BOWIE

Stardust, Rayguns, & Moonage Daydreams

(Insight Comics)

 

A graphic novel biography of how David Bowie created his alter ego, “Ziggy Stardust.”

 

Authors: Michael Allred, Steve Horton, Laura Allred, with a foreword by Neil Gaiman

Genre: Biography / Graphic Novel

Reader Appeal: Mature teens and adults; Fans of David Bowie

 

I can still remember the first time I saw an image of Ziggy Stardust. I was a preteen, just discovering the power of music. Blondie, Queen, and Pink Floyd blasted out from my tiny radio. The sounds seemed edgy, maybe a little dangerous, but not weird, and not out of this world.

 

Then one day when I was hanging out with a friend, her older brother started playing the Ziggy Stardust concert video. It hit me like a bolt of lightning; I was transfixed. 

 

Music for Bowie was so much more than just music. It was theater. And space travel. And costume changes. And magic, And it all played out with sound and lyrics as a guide. I realized then that music could move a person emotionally and spiritually, and I wanted to hear it all!

 

Fast-forward a few decades, and I find myself holding BOWIE: Stardust, Rayguns, & Moonage Daydreams in my hands. This graphic novel brought back all those awestruck preteen memories. Reading Michael Allred and Steve Horton's illustrated biography, I felt like I was there, in the studio, walking on the streets of London and New York right next to David Bowie. Laura Allred's intense visuals made me feel like I was really seeing, for the first time, how Bowie became Ziggy. Every page was a trip down glam-rock lane, with appearances by Tim Curry as Frank-N-Furter, Elton John, and The Who. Alice Cooper was there as well, and a scene with Monty Python that had me quoting movie lines annoyingly to my family.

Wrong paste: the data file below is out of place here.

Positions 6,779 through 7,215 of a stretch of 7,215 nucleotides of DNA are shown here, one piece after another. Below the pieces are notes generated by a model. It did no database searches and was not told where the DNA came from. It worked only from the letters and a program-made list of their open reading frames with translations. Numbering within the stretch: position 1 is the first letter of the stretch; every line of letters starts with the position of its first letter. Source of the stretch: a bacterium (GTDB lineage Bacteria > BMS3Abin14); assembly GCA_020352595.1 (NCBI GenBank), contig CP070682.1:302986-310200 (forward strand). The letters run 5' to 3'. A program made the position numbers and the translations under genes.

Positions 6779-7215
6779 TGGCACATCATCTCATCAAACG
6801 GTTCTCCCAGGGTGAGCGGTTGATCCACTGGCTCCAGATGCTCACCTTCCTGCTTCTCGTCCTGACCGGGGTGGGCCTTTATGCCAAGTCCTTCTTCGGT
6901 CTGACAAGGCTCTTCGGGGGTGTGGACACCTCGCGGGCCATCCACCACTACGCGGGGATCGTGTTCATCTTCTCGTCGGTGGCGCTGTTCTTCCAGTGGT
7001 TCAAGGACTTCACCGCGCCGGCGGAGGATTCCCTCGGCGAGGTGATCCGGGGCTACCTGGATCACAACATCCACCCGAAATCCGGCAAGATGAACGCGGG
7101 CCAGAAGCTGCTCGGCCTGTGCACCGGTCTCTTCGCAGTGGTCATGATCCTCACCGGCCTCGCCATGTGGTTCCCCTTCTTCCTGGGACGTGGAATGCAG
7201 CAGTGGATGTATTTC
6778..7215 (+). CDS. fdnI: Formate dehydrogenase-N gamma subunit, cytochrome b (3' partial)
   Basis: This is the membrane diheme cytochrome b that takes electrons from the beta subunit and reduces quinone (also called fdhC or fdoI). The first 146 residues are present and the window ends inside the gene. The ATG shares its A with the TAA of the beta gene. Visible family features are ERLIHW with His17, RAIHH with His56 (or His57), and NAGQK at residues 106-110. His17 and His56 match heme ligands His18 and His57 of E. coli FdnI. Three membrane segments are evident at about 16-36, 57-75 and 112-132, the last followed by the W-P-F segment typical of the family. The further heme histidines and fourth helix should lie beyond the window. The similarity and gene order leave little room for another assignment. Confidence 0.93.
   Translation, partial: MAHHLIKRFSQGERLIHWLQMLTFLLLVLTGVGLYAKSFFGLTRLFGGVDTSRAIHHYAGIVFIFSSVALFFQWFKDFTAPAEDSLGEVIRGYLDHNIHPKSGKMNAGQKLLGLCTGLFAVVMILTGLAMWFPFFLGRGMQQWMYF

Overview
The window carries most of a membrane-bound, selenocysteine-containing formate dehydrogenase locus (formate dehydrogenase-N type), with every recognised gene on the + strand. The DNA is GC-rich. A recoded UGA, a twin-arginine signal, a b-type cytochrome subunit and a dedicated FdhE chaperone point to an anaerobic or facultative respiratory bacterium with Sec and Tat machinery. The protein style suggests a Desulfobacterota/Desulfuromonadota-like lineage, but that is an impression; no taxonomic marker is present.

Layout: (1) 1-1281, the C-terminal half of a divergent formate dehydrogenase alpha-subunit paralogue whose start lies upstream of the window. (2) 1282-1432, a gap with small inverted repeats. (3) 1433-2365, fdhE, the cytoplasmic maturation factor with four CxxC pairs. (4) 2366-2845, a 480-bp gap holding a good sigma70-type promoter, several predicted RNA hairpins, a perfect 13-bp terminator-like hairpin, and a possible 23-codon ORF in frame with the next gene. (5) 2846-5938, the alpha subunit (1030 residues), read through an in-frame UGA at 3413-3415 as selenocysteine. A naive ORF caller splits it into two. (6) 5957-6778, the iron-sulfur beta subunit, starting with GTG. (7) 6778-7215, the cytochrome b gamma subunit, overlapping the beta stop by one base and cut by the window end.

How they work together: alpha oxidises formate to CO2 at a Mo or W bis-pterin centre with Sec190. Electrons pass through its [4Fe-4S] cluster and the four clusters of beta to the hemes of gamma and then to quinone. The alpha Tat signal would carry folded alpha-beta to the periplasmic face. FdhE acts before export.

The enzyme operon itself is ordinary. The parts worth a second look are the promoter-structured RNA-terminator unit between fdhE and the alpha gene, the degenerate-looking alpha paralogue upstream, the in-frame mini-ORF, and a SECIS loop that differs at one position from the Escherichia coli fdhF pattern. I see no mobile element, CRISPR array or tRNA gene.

By the time I heard of Ziggy Stardust, he was "dead," as David Bowie had moved on to other things. Still cool but not as magical. With this gem of a book in my hands I can revisit that halcyon time when Ziggy played guitar, jamming good with Weird and Gilly, and the spiders from Mars.

Parents and mature teens with a nostalgia for glam-rock days will enjoy this fine, creative treatment of Bowie's creation. Don't expect a sanitized version though. As always, Bowie is a bit controversial and untamed, so enjoy the book -- and then take time to talk about it with your kids.

 

Let's Talk About It

Use these questions to spark discussion among family members who are interested in this book:

• Why do you think David Bowie felt it was necessary to create "Ziggy Stardust"? Explain your thinking.

• What's your impression of Bowie and "Stardust" after reading this story? Tell me about that.

 

• If you could sit down for an hour with "Ziggy," what questions would you ask? And what would you like to say to him? Why?

 

--JH

 

All product-related graphics in this article are standard publicity/promotional shots and are owned by their respective publisher.

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